History 30s - Final Exam (Long Answer)

  1. Explain the "Land Bridge Theory" of the origin of First Peoples in North America. Describe a problem with this theory. (3)
    The "Land Bridge Theory" was a theory that suggests that people from Asia migrated to the Americas by crossing a submerged landmass that was above water during the Ice Age. Scientists estimated that this happened between 25,000 and 12,000 years ago. A problem with this theory is that is is not supported conclusively by archaeological sites. An example is an archaeological site in Monte Verde, Chile.
  2. Write a summary of traditional education. (4)
    Young people learnt what was expected of them and how can they fit into a society. They were taught and mentored by the whole community. They were taught their community's history, spiritual ideals, and practical kills. Young people could also be taught through dreaming or visioning. A person's education was holistic and was accomplished through storytelling.
  3. Discuss the Haudenosaunee Confederacy. (5)
    The Haudenosaunee Confederacy was an alliance between 5 Haudenosaunee nations, later 6. The Haudenosaunee nations were located along a 180 km stretch of the Great Lakes. It was founded on the "Great Law of Peace of the People of the Longhouse," which was a treaty consisting of 117 articles made by 50 chiefs representing the nations. Each had one vote and decisions were made unanimously and had to respect all views.
  4. Describe les Filles du Roi and their impact on Canada. (5)
    In 1663, there was only 1 woman for every 6 men in the colony which kept the population low. King Louis XIV paid women (50 French francs) to move to the colony so that they can marry, produce children and become permanent residents of the colony. Women were recruited from orphanages. There were over 700 births in Nouvelle France in 1671. Many French Canadians can trace their lineage back to one of the filles du rois. It also helps explain perception of their place in Canada and responses to many issues.
  5. Explain the negative impact on the fur trade on First Nations. (3)
    Communities were torn apart over the issue of fur trade and alcohol. Fur trade increasingly favored the Europeans therefore forcing First Nations to devote more time to it. This meant other tasks were neglected. ex) Since hunters were involved in the fur trade, it meant that sometimes there wouldn't be enough food supply for winter. This led to communities to become more dependent on the fur trade.
  6. Discuss the Loyalists and their impact on Canada. Part I (9)
    • group of people from every class, nationality, religion, etc. in North American society.
    • remained loyal to Britain and the crown
    • left their homes and moved to BNA
    • didn't feel safe from the Patriots and relied on Britain to protect them
    • others felt a distrust of too much democracy, feared change, wanted freedom, and were promised land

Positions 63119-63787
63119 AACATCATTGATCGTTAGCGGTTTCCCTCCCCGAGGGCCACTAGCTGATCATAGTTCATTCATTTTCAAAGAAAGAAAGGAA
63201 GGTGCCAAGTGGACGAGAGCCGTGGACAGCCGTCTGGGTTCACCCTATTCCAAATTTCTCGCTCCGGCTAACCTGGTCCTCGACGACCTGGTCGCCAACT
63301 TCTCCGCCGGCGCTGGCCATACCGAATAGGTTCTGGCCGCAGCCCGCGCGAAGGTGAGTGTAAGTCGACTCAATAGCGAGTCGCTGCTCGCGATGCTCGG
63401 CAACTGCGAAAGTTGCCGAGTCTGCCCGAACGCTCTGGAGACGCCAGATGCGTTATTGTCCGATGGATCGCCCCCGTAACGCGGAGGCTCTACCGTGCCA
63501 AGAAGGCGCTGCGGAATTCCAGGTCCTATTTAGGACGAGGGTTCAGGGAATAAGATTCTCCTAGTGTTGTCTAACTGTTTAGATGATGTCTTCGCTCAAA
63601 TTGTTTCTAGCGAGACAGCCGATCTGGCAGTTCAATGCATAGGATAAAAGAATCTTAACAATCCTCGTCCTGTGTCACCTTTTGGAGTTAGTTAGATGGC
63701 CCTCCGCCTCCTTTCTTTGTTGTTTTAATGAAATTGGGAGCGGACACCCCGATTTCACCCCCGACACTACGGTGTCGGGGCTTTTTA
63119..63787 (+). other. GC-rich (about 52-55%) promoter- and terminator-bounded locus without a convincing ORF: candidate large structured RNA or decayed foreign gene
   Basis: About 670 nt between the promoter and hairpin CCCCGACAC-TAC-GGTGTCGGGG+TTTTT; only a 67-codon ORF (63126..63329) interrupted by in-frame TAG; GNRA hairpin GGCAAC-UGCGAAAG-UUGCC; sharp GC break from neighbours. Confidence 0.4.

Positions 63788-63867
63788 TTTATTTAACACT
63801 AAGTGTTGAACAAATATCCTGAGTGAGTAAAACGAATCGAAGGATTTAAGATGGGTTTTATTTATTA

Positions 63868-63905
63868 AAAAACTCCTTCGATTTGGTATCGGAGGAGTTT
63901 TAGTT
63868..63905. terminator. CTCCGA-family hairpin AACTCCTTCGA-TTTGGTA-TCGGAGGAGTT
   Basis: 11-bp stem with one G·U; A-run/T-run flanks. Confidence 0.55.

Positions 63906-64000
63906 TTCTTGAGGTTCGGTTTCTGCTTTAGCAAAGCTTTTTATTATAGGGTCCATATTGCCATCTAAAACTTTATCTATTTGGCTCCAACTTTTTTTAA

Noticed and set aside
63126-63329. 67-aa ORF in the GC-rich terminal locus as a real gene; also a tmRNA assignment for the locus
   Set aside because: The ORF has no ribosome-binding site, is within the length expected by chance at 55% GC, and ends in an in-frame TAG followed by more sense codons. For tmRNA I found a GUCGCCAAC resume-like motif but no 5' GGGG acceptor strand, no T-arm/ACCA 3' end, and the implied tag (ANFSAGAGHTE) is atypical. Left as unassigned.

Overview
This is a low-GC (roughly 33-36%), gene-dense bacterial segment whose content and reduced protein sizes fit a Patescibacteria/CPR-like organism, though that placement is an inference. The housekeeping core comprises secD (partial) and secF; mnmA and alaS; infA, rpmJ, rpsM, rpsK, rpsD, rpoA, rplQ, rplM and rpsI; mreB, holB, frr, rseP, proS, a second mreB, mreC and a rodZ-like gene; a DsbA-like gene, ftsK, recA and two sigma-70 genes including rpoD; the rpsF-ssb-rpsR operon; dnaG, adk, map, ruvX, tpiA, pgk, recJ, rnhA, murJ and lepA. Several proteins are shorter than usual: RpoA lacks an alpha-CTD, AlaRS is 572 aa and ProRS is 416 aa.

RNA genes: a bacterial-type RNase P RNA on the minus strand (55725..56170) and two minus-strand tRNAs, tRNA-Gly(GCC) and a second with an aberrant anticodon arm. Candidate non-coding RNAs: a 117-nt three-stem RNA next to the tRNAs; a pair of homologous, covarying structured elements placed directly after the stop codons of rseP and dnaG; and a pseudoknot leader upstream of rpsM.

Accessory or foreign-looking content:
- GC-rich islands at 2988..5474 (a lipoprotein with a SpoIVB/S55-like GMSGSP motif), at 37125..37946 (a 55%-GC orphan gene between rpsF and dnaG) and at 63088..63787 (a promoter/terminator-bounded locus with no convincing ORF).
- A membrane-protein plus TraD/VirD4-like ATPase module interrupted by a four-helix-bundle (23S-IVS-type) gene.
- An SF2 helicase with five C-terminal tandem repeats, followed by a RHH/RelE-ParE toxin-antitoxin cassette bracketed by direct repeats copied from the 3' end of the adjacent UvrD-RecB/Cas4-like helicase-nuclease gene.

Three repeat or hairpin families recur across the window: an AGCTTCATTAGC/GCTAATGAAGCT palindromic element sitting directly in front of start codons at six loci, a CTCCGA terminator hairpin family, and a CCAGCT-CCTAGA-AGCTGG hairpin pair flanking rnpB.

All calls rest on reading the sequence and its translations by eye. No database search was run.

• settled in Quebec and Nova Scotia
    • Loyalists in the St. John River Valley wanted to live with people like themselves
    • Quebec split into upper and lower Canada
  7. How did the Loyalists culturally impact Canada?
    Canada became more diverse as a cultural impact.
  8. How did the Loyalists economically impact Canada?
    Economically, many Loyalists became farmers and there was a demand for agricultural land. Also, the rise in population created a market for Canada's owned goods and services, which led to a growth in the manufacturing section, and increased urbanization.
  9. How did the Loyalists socially impact Canada?
    Canada also increased the English speaking population, as well as kept British ties throughout the years (Queen as the head of state).
  10. Discuss the Manitoba Schools Question. (5)
    When Manitoba became a province there were 2 publicly funded, church-run school systems, one Catholic where instruction was in French and one Protestant where the instruction was in English. By 1890, only 10% of the province spoke French so the legislature created on publicly funded school system that was non-denominational and English. French Catholics didn't like this so they put pressure on the federal government for Manitoba to change the law. The Laurier-Greenway Compromise allowed religious and French instruction and Roman Catholic teachers could be hired where numbers warranted it. since a community only need 23 votes to establish a school to be taught in any language, multiple schools opened, being taught in Polish, German, and Ukrainian. In 1916, the Manitoba government ended this law and went back to English only because of the suspicion of European immigrants during World War I. some larger issues are the balance between French and English in Canada and the balance of power in our federal system.
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History 30s - Final Exam (Long Answer)